STATE v STATE: The NRMA and RACQ have conducted the state versus state analysis for the first time to highlight the discrepancies in petrol prices across states.
The inaugural state versus state petrol analysis for 2014 conducted by the National Roads & Motorists’ Association and RACQ has revealed that NSW had the cheapest petrol price for the year, with a low of 127.9 cents per litre for regular unleaded fuel recorded in Sydney.
In true State of Origin fashion, the contest was extremely tight, with Queensland’s cheapest price for the year recorded at 128.9 cents per litre in Brisbane.
The average price in NSW for regular unleaded fuel for the period from 1 January 2014 to 16 November 2014 was 147.7 cents per litre. By contrast, QLD’s average was 151.6 cents per litre. Alarmingly, Queensland’s highest average price of 165.5 cents per litre broke the record, exceeding the previous record in 2008.
The NRMA and RACQ have conducted the state versus state analysis for the first time to highlight the discrepancies in petrol prices across states. As families prepare to travel for the summer holidays, it is hoped the data will add insight into petrol price movements and give information to motorists before filling up.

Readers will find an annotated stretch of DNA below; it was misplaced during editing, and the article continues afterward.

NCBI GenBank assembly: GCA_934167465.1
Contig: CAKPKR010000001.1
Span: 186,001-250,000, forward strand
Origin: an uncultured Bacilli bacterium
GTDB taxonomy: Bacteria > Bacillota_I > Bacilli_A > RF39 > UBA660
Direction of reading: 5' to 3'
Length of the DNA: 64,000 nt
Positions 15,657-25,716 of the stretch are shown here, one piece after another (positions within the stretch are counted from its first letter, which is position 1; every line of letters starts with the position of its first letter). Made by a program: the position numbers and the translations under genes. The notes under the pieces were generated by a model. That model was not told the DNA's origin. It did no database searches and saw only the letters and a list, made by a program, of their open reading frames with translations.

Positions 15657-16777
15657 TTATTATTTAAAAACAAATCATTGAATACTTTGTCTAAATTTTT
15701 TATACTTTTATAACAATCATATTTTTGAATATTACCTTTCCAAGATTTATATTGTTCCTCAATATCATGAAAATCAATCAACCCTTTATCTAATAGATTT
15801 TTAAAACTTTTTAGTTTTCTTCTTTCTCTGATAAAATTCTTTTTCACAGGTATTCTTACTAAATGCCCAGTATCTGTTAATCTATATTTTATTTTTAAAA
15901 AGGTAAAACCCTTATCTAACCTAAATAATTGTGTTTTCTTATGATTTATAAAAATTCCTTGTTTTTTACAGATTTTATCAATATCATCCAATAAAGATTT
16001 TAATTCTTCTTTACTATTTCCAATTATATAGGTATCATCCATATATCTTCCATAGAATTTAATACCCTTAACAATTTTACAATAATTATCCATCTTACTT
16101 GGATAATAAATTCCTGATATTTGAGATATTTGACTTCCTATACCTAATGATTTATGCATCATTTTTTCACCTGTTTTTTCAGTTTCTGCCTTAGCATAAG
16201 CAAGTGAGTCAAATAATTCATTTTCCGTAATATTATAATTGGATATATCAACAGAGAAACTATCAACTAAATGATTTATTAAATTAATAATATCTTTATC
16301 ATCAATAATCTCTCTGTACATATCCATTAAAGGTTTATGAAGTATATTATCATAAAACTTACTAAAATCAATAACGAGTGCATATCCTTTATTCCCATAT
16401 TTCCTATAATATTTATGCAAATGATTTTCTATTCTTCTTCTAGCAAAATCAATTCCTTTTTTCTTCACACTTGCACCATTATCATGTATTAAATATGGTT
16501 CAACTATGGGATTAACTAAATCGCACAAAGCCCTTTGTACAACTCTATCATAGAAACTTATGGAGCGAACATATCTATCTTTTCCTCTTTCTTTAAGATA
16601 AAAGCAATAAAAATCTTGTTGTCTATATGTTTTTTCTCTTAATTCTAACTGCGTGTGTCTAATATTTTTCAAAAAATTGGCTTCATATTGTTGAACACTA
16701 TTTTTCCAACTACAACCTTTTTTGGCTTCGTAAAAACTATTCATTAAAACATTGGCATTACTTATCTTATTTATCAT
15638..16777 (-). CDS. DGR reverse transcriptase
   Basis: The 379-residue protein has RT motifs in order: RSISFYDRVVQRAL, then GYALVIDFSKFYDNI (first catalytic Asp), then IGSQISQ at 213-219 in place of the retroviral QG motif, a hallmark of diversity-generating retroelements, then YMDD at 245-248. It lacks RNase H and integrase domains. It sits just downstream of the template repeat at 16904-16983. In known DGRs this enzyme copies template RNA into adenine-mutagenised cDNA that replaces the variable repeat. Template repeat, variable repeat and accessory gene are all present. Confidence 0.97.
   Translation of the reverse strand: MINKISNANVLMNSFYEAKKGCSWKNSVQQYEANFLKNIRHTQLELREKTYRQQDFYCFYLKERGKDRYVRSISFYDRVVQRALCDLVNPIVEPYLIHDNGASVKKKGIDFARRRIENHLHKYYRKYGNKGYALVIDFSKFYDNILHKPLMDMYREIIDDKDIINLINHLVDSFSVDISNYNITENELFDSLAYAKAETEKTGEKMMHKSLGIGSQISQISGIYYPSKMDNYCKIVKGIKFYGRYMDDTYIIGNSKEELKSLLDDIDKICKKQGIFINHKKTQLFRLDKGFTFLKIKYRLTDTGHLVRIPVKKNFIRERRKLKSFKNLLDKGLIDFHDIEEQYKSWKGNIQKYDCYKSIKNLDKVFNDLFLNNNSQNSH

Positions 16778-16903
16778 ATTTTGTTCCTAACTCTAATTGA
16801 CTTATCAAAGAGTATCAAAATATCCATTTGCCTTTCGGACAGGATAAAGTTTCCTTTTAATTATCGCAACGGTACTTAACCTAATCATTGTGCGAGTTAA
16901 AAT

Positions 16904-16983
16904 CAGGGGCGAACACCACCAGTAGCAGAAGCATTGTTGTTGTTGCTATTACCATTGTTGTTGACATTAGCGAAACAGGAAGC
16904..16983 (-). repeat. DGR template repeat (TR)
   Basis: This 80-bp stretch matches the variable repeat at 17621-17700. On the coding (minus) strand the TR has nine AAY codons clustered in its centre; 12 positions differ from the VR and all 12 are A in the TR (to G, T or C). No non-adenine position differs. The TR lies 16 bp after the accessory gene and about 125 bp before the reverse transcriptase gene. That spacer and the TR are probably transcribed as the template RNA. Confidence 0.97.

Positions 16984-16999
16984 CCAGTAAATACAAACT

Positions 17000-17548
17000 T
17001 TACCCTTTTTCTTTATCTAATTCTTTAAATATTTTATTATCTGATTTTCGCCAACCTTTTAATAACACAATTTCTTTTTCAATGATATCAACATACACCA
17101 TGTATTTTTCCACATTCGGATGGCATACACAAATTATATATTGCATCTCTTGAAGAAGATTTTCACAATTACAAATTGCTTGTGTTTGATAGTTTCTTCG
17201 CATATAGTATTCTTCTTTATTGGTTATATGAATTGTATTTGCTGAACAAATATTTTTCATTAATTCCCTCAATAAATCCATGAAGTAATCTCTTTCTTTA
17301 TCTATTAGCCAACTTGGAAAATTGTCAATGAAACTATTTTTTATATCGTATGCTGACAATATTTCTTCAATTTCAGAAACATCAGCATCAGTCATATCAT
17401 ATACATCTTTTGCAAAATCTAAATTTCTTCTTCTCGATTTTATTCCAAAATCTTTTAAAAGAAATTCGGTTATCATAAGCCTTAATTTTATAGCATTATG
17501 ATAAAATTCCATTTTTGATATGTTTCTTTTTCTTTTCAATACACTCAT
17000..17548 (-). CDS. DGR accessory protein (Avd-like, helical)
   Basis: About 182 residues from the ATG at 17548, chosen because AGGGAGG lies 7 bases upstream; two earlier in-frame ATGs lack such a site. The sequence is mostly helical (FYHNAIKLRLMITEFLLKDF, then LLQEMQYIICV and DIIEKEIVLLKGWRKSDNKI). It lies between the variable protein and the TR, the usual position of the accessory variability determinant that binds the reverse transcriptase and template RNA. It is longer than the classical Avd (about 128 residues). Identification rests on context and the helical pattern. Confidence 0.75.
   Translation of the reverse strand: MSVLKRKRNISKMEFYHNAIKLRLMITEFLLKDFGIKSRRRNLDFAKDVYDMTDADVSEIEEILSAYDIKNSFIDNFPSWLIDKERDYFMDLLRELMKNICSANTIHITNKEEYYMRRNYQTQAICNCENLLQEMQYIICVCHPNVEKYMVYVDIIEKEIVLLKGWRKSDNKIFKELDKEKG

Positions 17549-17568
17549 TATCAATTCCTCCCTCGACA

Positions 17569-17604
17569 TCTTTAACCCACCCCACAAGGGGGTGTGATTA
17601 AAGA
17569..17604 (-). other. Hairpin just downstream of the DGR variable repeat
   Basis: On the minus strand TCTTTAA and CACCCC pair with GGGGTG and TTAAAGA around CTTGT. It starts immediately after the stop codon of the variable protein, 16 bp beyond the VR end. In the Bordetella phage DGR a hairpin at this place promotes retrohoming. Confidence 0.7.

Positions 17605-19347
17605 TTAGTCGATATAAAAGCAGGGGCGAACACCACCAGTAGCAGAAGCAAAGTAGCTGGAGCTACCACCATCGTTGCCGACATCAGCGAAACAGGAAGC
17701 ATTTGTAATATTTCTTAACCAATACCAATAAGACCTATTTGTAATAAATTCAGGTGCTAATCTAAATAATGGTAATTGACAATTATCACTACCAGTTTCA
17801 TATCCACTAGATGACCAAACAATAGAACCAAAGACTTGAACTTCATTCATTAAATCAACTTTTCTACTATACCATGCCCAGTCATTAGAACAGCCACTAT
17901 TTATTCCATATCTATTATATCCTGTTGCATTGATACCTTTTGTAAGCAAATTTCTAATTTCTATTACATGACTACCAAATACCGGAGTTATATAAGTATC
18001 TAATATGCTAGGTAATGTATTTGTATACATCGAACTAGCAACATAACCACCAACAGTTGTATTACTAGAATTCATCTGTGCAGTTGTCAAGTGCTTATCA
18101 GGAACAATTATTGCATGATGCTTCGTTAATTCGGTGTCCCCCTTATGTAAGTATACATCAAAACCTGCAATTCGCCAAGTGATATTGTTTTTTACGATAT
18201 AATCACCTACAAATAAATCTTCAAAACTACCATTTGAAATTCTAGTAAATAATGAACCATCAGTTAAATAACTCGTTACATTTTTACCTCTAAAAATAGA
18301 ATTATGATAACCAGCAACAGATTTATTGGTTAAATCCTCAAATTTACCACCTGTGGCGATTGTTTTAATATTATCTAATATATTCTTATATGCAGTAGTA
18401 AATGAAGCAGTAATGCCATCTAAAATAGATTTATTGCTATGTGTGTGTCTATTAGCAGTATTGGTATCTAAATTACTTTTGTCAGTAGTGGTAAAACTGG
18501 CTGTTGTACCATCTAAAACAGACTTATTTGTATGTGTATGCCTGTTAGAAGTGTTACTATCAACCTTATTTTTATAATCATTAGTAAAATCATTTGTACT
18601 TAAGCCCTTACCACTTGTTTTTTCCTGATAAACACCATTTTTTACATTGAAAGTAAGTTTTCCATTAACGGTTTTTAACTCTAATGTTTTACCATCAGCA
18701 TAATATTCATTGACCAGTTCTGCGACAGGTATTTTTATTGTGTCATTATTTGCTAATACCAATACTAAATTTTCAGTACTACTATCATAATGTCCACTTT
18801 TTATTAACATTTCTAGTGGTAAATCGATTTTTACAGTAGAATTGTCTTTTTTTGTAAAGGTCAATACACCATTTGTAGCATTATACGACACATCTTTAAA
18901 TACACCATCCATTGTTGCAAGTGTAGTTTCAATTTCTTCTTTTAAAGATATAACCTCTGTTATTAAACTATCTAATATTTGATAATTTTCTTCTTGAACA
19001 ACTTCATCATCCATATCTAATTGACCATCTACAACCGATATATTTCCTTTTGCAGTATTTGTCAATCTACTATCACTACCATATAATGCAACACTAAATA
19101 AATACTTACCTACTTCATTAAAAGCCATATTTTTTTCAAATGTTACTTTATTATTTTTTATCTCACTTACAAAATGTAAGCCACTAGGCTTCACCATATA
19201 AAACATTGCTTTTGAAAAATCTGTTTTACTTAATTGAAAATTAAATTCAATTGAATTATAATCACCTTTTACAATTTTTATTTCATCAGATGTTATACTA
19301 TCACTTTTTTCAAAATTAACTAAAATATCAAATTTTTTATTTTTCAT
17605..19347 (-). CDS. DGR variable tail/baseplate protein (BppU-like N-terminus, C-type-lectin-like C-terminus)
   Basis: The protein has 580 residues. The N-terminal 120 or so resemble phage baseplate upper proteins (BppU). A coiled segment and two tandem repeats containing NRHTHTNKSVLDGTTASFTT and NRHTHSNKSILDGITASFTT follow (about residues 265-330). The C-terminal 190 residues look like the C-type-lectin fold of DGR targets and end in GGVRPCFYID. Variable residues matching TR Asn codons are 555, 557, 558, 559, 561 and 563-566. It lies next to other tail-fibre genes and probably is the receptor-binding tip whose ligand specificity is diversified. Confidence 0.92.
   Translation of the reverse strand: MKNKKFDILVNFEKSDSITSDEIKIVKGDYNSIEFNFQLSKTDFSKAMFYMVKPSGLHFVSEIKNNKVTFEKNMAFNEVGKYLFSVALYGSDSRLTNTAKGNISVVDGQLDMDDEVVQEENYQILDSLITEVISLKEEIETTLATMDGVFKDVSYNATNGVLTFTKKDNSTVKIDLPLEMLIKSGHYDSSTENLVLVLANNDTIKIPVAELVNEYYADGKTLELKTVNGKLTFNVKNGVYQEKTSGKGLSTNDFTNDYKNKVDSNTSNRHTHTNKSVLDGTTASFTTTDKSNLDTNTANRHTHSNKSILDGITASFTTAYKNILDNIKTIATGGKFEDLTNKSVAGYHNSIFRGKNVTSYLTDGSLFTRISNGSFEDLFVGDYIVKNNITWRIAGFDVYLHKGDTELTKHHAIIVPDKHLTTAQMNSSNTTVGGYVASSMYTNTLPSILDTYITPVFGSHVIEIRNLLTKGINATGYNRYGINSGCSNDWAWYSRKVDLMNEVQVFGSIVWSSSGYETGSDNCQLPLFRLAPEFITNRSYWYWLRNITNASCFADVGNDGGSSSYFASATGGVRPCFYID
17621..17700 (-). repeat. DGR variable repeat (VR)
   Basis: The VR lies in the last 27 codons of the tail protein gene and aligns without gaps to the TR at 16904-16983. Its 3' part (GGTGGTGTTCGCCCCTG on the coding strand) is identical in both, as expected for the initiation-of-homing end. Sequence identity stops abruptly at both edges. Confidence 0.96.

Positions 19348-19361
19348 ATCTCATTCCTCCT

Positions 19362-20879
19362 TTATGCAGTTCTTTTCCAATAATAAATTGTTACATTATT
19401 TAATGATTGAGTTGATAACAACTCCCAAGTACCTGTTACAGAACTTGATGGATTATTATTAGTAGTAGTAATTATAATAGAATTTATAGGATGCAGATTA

The state versus state analysis found:
- The cheapest centre in QLD for average prices was the Sunshine Coast 149.3 cents per litre
- The cheapest centre in NSW was Sydney: 148.1 cents per litre
- The most expensive centre in QLD was Weipa: 178.8 cents per litre
- The most expensive in NSW was Tumut: 164.2 cents per litre
NRMA President Kyle Loades said the NRMA/RACQ analysis would hopefully shed some light on petrol prices in the two states.
“This is the first time our two clubs have conducted this sort of research and it is about helping to give our Members in both states more information about their local petrol prices,” Mr Loades said.
“NSW had to wait nine years to reclaim the State of Origin, however with more independents south of the border we are not surprised that NSW petrol prices are slightly lower. Regardless of which state you live in, the presence of independents means more competition and lower prices.”
RACQ spokesperson Renee Smith said fluctuating petrol prices in both states meant it was more important than ever for motorists to shop around.
“Support those service stations keeping their prices down, and if you live in Sydney or Brisbane where what you pay is impacted by the petrol price cycle, purchase at the bottom of the cycle when fuel is cheapest,” Ms Smith said.
“While NSW may’ve taken out the battle at the bowser this year, we hope strong competition in parts of QLD such as the Sunshine Coast gets us over the line in 2015.”
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